How could the wine industry be more sustainable? To answer this, an Interreg French-Swiss project gathered researchers to help a French keg producer and a Swiss wine distributor make their innovation more ecological, social and economical. What innovation? A reusable plastic keg with a disposable airtight pouch inside.
To assess the environmental impacts of this keg compared to glass bottles and help its eco-conception, IFV did a Life Cycle Assessment (LCA). Six indicators were considered as relevant. Results show an environmental benefit of the reusable keg except for resources depletion. A shift from aluminium to plastic pouch and from single use to washable pouch’s head could improve the keg ecological profile.
The Changins School of Viticulture and Oenology tested the suitability of the keg for the conservation and consumption of wines, by chemical and sensory analysis. The nature of keg materials was studied in different storage conditions. A HACCP was also carried out to ensure the quality of the wine, from conditioning step to dispensing system. Results confirmed the capacity of the keg to ensure wine quality and protect wines against oxidation, offering a real opportunity for sulphite free wines.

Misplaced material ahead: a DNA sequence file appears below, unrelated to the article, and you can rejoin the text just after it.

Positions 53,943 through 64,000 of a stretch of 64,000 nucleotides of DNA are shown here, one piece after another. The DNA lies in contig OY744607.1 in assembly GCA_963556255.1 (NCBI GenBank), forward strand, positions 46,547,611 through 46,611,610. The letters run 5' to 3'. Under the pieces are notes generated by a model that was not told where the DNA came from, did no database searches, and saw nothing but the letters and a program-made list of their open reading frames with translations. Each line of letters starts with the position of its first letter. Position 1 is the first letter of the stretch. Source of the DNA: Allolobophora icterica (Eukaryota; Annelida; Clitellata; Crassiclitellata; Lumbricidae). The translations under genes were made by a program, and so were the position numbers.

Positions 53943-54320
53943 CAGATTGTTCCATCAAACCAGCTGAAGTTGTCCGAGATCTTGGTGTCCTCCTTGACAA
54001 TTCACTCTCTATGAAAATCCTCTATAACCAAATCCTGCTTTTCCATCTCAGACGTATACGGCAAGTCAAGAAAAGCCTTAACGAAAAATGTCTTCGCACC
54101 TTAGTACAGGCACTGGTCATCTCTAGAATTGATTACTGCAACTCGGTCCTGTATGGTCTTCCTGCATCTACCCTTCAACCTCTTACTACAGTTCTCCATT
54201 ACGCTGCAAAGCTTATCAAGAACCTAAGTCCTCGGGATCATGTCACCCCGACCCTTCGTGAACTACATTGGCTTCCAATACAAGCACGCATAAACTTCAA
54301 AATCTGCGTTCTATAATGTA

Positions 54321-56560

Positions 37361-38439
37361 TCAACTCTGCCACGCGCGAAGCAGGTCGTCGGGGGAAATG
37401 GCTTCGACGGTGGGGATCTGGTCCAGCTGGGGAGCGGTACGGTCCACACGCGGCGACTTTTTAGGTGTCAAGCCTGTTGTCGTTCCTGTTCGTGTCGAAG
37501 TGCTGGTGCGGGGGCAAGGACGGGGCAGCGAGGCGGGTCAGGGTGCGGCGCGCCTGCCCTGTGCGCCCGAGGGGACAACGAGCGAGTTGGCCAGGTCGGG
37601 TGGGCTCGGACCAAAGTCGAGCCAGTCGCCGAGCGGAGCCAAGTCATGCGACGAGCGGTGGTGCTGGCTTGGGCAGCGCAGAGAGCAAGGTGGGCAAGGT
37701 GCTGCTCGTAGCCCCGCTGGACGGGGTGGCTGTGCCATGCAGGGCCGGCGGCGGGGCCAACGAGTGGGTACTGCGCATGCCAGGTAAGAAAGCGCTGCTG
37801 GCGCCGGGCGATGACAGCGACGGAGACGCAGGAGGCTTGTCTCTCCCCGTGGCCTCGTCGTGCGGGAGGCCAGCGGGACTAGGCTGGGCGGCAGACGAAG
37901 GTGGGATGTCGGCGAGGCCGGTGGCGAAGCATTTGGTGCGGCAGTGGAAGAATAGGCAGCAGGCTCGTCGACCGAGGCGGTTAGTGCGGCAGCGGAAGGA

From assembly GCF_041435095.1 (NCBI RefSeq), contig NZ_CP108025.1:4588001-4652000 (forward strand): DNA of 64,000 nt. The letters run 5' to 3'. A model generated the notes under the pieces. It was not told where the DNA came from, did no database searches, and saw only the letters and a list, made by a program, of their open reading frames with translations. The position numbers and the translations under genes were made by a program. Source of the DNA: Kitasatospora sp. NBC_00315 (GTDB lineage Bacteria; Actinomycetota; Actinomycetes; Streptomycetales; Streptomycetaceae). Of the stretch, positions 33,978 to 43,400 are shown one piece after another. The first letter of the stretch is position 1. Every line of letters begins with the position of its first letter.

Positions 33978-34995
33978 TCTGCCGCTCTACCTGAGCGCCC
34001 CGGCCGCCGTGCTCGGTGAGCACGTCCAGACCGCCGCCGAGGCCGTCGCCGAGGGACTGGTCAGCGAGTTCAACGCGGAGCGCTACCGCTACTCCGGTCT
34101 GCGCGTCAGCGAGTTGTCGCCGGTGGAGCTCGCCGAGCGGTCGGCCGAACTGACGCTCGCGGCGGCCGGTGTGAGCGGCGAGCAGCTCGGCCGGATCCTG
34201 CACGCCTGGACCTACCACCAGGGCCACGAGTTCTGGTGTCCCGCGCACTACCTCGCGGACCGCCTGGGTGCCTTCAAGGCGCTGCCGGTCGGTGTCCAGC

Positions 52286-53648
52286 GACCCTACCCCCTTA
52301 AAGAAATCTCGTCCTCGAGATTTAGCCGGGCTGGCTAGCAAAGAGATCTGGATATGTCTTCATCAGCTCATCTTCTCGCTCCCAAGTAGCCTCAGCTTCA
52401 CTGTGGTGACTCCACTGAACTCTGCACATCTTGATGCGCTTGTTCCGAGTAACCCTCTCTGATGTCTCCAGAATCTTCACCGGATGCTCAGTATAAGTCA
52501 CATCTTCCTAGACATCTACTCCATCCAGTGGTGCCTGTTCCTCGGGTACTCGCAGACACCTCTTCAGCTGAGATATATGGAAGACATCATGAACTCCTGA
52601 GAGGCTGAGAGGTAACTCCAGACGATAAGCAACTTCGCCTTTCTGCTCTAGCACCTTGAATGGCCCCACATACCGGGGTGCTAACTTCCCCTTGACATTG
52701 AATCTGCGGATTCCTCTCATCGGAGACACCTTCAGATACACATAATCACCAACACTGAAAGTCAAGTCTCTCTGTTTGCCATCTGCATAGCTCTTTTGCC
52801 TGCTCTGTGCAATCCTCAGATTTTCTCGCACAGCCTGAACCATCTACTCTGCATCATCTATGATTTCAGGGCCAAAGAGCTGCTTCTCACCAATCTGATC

Market studies conducted by Ecole Hôtelière de Lausanne show that winemakers, as well as 64% of restaurateurs and 96% of wine consumers are in favour of kegged wine, mostly for economic savings, and for its sustainability, respectively. Kegged wine also results in optimal logistics from wineries to restaurants, more customer-centric staff, better service efficiency, and improved consumer experience, by meeting a growing demand for wine by the glass. Finally, keg wine served on tap is seen as a sustainable-oriented innovation that benefits all wine industry stakeholders.
Authors: POUGNET Stéphanie1*, BACH Benoît2,3, ADOIR Emilie4
1 Ecole hôtelière de Lausanne, HES-SO
2 Changins, Viticulture and Enology
3 University of Applied Sciences Western Switzerland
4 Institut Français de la Vigne et du Vin